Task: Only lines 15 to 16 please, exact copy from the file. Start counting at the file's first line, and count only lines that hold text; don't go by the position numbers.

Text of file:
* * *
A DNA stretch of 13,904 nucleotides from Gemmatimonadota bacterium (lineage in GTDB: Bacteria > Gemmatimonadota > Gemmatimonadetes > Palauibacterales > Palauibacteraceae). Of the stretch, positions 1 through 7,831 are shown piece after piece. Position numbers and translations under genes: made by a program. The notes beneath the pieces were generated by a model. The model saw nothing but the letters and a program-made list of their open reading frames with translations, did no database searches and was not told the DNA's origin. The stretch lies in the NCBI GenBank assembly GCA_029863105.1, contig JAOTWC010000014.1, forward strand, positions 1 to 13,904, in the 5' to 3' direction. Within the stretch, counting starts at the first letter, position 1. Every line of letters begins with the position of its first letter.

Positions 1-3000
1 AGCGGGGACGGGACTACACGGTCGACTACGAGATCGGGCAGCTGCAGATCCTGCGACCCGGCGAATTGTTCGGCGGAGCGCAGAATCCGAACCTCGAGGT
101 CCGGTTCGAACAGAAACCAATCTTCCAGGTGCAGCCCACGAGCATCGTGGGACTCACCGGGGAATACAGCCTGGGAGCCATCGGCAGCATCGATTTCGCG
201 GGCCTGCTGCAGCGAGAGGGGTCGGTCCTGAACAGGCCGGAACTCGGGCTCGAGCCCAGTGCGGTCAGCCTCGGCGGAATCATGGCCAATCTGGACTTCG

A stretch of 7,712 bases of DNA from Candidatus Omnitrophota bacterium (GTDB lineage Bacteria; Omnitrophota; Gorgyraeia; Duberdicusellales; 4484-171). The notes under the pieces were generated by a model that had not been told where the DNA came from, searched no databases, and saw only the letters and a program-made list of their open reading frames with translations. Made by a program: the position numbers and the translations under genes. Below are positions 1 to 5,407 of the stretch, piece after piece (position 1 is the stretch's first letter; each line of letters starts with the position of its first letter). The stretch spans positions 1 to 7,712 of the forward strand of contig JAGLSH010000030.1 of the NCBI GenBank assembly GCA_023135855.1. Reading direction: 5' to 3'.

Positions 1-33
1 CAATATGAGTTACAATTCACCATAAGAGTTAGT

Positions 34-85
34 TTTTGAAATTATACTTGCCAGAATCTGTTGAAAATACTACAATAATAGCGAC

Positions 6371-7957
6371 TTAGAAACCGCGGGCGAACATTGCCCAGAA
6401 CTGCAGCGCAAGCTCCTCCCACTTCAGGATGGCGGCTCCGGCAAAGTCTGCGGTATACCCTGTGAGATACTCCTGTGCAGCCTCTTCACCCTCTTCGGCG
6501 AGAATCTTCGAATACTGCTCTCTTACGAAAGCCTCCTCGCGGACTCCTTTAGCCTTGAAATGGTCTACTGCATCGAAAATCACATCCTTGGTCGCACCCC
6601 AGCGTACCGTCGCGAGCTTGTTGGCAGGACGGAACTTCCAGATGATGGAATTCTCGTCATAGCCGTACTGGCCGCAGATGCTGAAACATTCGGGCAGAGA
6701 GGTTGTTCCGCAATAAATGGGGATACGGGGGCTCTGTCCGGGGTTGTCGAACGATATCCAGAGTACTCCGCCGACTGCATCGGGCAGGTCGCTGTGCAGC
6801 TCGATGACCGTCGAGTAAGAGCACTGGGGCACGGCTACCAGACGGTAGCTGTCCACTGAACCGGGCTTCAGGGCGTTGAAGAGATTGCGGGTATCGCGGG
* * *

6601 AGCGTACCGTCGCGAGCTTGTTGGCAGGACGGAACTTCCAGATGATGGAATTCTCGTCATAGCCGTACTGGCCGCAGATGCTGAAACATTCGGGCAGAGA
6701 GGTTGTTCCGCAATAAATGGGGATACGGGGGCTCTGTCCGGGGTTGTCGAACGATATCCAGAGTACTCCGCCGACTGCATCGGGCAGGTCGCTGTGCAGC